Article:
Classics and Letters for Pre-Law Students

Justice
Bernard d’Agesci (1757-1828)
La Justice

Since legal professionals confront all aspects of the human condition in their work—from birth to death and everything in between—it makes sense for them to have a strong background in the humanities, so that they can draw on the collective wisdom of those who have pondered and struggled with what it means to be human.

Built on the core disciplines of the humanities—history, literature, philosophy, and language—majors in Classics and Letters are ideal for developing the abilities that future legal professionals will need: problem solving, critical reading, persuasive writing, oral communication and listening, general research, and task organization and management.

Both programs offer an ideal curriculum for pre-law education, with courses on history, language, literature, and philosophy that help students develop their analytical and problem-solving skills, hone their critical reading abilities, and perfect their writing skills. These courses also present students with many opportunities for expanding their general research expertise.

Moreover, the language requirements for both programs refine students’ oral communication and listening abilities and help them develop an understanding and appreciation for cultural diversity.

Students who study Latin will also reap the rewards of a deep knowledge of legal terms such as stare decisis, habeas corpus, prima facie, res ipsa loquitur, sub poena, and many others.

Justice
Raphael (1483-1520)
Justice

Although the American Bar Association does not endorse any one major as the best preparation for law school, the Pre-Law Committee of the ABA Section of Legal Education and Admissions to the Bar notes that the traditional preparatory curriculum lies in history, literature, and philosophy.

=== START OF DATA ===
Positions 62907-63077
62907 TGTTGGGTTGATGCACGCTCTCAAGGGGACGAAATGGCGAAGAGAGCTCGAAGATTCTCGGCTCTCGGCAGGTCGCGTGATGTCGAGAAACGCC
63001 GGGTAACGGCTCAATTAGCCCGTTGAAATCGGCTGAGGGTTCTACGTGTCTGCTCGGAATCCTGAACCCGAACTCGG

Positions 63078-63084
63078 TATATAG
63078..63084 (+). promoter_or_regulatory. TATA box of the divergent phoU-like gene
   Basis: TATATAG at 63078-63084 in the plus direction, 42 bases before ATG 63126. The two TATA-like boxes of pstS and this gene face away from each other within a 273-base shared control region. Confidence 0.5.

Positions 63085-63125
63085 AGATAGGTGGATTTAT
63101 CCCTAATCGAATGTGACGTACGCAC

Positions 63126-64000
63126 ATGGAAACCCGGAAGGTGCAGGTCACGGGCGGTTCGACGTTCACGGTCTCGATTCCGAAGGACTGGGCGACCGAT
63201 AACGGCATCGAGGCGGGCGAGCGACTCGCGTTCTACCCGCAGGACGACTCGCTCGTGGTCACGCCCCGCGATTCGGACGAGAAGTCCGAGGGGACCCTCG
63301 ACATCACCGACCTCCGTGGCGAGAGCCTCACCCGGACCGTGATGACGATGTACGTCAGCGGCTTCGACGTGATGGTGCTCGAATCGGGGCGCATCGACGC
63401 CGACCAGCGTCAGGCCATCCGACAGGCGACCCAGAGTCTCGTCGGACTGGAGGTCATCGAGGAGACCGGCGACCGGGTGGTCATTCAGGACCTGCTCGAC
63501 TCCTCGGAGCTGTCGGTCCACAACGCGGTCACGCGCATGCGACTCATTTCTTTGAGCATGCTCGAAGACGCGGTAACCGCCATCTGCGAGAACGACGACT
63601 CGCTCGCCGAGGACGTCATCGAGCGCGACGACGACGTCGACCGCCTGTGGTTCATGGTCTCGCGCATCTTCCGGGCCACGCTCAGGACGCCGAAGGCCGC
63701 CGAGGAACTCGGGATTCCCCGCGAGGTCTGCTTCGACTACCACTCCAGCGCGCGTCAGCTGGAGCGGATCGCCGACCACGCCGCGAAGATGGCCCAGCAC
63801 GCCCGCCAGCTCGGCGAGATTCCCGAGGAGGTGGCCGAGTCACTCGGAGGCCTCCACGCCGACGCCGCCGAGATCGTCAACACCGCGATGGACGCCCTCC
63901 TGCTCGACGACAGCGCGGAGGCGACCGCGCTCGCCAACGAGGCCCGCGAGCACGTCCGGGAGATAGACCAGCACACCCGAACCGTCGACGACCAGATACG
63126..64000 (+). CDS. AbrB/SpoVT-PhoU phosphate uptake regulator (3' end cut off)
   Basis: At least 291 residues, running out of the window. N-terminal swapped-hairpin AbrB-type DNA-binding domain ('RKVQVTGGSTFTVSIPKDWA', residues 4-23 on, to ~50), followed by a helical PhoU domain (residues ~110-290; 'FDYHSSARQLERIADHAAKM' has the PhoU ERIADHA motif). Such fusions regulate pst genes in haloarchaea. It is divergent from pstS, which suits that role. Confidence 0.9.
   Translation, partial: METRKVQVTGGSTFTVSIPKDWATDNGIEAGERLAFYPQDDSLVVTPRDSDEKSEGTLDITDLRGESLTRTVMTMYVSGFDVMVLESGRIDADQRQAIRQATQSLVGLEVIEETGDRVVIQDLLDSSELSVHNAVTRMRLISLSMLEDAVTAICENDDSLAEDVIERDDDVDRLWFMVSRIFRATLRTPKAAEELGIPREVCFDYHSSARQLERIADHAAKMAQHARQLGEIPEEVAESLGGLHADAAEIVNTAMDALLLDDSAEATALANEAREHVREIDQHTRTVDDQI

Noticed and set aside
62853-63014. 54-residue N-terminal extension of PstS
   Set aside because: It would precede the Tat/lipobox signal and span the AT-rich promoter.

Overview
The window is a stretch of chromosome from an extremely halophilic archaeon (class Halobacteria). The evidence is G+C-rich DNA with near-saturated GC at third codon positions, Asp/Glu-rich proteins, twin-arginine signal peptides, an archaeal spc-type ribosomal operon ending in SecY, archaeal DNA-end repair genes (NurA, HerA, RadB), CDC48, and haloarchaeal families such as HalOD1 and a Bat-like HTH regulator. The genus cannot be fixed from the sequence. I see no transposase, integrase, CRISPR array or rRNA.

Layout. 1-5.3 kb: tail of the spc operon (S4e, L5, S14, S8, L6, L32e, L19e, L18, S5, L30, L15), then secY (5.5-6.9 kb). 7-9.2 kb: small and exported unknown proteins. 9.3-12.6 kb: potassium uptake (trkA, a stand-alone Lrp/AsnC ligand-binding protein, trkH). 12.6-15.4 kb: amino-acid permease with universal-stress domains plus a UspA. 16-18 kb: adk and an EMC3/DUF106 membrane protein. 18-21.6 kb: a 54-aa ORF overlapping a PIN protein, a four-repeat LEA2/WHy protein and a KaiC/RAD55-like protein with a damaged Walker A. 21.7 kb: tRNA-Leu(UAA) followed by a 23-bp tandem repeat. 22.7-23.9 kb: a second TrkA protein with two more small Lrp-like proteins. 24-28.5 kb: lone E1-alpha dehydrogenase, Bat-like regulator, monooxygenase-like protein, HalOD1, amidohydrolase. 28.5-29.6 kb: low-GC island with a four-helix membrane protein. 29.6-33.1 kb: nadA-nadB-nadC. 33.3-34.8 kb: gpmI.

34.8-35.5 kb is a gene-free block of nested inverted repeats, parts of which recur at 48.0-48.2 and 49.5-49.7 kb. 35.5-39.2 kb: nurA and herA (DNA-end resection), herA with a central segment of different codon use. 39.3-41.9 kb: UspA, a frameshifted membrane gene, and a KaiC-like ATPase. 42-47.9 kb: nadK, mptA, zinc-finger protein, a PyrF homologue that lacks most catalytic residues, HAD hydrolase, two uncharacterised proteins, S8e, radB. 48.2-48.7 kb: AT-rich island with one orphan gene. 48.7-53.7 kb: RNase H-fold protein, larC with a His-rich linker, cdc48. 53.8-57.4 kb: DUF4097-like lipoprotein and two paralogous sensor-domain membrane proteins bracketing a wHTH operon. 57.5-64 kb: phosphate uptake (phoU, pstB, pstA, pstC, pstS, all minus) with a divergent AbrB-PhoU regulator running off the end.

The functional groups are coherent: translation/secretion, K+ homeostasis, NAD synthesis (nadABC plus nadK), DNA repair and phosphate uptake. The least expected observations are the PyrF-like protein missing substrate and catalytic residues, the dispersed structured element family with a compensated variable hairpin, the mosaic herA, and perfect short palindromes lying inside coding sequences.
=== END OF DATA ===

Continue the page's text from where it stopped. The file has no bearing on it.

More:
The ABA’s Pre-Law Committee also urges students to consider a major that will give them a “broad understanding of history,” “a fundamental understanding of political thought,” “basic mathematical and financial skills,” “basic understanding of human behavior and social interaction,” and “an understanding of diverse cultures within and beyond the United States.” (Source: “Preparing for Law School) More than any other major at OU, the Classics and Letters majors give students the flexibility to develop this kind of general knowledge.

 

Pre-law Advising

The Department of Classics and Letters is fortunate to include on its staff an advisor dedicated to helping pre-law students. Interested students should contact Angie Gauthier by email or phone (325-5933).

Our other academic advisors are also prepared to help students select courses that will prepare them for law school.

Peggy Chambers
325-4931

John Hansen
325-8156

Samuel J. Huskey
325-0490
Cheryl Walker-Esbaugh
325-3478

 

Justice
Jacobello del Fiore (1370-1439)
Justice Between the Archangels Michael and Gabriel